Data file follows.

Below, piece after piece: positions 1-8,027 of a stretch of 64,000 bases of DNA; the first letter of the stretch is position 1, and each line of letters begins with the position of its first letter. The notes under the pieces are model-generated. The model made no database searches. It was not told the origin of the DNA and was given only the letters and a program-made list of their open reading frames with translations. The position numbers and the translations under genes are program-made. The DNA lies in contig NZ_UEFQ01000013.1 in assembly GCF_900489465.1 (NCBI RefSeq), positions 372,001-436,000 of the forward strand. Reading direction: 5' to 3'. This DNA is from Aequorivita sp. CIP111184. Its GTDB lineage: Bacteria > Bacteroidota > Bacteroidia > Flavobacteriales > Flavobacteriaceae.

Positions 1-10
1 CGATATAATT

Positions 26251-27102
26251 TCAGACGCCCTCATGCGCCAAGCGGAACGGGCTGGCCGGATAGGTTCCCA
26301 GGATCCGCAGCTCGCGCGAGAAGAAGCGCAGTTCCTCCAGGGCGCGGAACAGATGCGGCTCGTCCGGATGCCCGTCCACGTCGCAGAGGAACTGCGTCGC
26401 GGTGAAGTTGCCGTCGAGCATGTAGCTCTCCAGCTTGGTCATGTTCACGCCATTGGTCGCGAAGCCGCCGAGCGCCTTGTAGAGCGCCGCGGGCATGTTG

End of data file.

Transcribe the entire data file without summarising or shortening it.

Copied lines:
Below, piece after piece: positions 1-8,027 of a stretch of 64,000 bases of DNA; the first letter of the stretch is position 1, and each line of letters begins with the position of its first letter. The notes under the pieces are model-generated. The model made no database searches. It was not told the origin of the DNA and was given only the letters and a program-made list of their open reading frames with translations. The position numbers and the translations under genes are program-made. The DNA lies in contig NZ_UEFQ01000013.1 in assembly GCF_900489465.1 (NCBI RefSeq), positions 372,001-436,000 of the forward strand. Reading direction: 5' to 3'. This DNA is from Aequorivita sp. CIP111184. Its GTDB lineage: Bacteria > Bacteroidota > Bacteroidia > Flavobacteriales > Flavobacteriaceae.

Positions 1-10
1 CGATATAATT

Positions 26251-27102
26251 TCAGACGCCCTCATGCGCCAAGCGGAACGGGCTGGCCGGATAGGTTCCCA
26301 GGATCCGCAGCTCGCGCGAGAAGAAGCGCAGTTCCTCCAGGGCGCGGAACAGATGCGGCTCGTCCGGATGCCCGTCCACGTCGCAGAGGAACTGCGTCGC
26401 GGTGAAGTTGCCGTCGAGCATGTAGCTCTCCAGCTTGGTCATGTTCACGCCATTGGTCGCGAAGCCGCCGAGCGCCTTGTAGAGCGCCGCGGGCATGTTG